The song about the shortage of skilled workers is played with constant regularity every six months, in order to then want to turn things around with some alliances, master plans or recruitment agreements. But there has been no trend reversal so far.

As the baby boomer generation leaves the labor market, the situation will continue to deteriorate significantly over the next few years. In the background of these already bleak prospects, however, the federal government is in the process of delivering its final knockout to the labor market!

When it comes to future specialists, i.e. trainees, students or vocational school students, everything is often sewn on edge. Training salary or BAföG are usually just enough to make ends meet. For example, almost half of BAföG recipients live below the poverty line.

Now save articles for later in “Pocket”.

For a long time, this was more or less grudgingly accepted. “Apprenticeship years are not master’s years” – everyone knows it. But with Russia’s attack on Ukraine and the subsequent wave of inflation, something has fundamentally changed.

Nicole Gohlke is deputy chairwoman and education policy spokeswoman for the Left parliamentary group in the Bundestag

Anyone who was able to get by in any way before will no longer be able to do so in the future. There is a threat of a dropout rate of unknown proportions in vocational training and in the university sector. It looks even worse for future school leavers. Anyone who finds an apprenticeship in their parents’ place of residence can count themselves lucky.

Moving for an apprenticeship and also paying rent from the apprenticeship salary and defraying all other costs will only be able to be afforded if you get a few hundred euros extra pocket money from your parents.

Unfortunately, the federal government’s watering can relief packages do little to help here. Even with the “200 billion double boom” it is not yet certain how exactly the federal government will implement it. So that we don’t completely take away the prospects of a whole generation of school leavers, it is above all necessary for them to be able to plan in the long term. Hardly anything should be as important in the current situation as to signal these young people with targeted measures of unlimited support.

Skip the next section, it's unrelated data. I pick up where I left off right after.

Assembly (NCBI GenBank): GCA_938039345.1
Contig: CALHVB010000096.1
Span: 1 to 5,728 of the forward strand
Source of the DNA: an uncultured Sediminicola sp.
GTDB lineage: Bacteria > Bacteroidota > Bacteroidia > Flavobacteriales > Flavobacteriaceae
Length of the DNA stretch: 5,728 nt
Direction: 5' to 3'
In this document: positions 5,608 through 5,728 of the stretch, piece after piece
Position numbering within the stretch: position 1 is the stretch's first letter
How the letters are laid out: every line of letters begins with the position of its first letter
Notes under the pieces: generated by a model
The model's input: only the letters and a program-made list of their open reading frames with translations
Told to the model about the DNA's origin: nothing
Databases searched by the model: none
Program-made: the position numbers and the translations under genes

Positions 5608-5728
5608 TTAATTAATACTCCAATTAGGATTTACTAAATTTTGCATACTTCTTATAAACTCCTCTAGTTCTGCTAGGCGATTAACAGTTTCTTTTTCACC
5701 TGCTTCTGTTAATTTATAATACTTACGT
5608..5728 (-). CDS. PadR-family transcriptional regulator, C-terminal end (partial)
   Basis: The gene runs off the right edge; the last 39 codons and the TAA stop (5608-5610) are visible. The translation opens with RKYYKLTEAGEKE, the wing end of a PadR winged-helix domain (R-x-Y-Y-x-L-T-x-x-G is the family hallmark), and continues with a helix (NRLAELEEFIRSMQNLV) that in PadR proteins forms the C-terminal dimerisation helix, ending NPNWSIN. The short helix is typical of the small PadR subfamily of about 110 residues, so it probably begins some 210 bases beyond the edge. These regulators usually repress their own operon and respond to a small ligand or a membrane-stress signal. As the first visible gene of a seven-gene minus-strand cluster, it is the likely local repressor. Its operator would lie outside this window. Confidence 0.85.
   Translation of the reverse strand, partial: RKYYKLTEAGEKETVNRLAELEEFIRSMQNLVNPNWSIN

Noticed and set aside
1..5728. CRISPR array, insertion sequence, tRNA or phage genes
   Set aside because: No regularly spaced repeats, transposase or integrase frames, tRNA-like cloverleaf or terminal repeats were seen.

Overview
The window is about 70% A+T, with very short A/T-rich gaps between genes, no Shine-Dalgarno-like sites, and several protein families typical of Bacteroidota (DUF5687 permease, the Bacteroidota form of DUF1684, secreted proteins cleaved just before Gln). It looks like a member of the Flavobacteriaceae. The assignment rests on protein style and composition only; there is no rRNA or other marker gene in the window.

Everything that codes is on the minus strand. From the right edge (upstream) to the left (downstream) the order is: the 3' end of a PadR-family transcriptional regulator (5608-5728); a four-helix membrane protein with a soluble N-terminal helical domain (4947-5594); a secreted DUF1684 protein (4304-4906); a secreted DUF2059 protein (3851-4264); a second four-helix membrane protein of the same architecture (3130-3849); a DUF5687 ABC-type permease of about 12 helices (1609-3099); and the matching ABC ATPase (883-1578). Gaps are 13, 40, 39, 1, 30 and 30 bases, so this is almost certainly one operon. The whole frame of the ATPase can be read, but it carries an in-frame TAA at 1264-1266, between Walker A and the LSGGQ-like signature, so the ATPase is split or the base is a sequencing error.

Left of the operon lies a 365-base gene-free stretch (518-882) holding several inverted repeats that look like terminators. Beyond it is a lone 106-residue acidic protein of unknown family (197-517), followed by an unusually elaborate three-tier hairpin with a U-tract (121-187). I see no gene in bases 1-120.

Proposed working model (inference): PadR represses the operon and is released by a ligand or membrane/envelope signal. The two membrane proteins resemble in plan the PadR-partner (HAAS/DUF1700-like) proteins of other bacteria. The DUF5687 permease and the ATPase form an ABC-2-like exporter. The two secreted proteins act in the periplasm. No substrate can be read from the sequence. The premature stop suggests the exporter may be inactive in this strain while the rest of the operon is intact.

But the federal government does not seem to be able to assess this threatening scenario more precisely. When I asked whether the federal government was expecting an increased dropout rate for vocational training in the coming months, I was told that no forecast would be made. We can’t afford such a blind flight at this time!

It’s not just the growing shortage of skilled workers that worries me. I am primarily concerned with the many young people who will not be able to start the vocational training of their choice, but instead might prefer to choose a temporary job next to their parents’ home, where more money can be earned more quickly. In Germany, 1.5 million young people between the ages of 25 and 35 already have no professional qualifications.

The constant talk about the dramatic shortage of skilled workers in Germany turns into a farce if the federal government does not immediately address this looming problem. The answer here cannot be relief by watering can – according to the motto “we’ll find the right ones”. This is where the relevant ministries have to step in and ensure future-proof long-term perspectives for trainees, vocational school students and students.

There are enough suggestions: Companies must be supported in offering training places. Conversely, this also means that companies that do not provide training pay a training contribution to relieve those who make training places possible.

In addition, trainees, students and pupils in full-time school education need an income that is sufficient to live independently of their parents. Especially in times of high inflation, the legislature must not rest on its laurels. Minimum training allowance or BAföG must cover the actual cost of living – today, in a month and even in a year.

This could be achieved, for example, with an inflation-linked adjustment of the BAföG and the minimum training allowance or with regionally graded housing cost subsidies. In addition, an exemption from any school fees and tuition fees must be considered. Most members of the federal government are probably already aware that the federal states need long-term support from the federal government to finance education and to create sufficient living space for young people.

However, this must finally result in the lifting of the ban on cooperation. Access to training and higher education for people from other countries of origin must also be made easier and the recognition of qualifications must be simplified and accelerated as a matter of urgency. The to-do list is long. We cannot afford to have weak leadership right now. It now takes more than “double booms” and a watering can.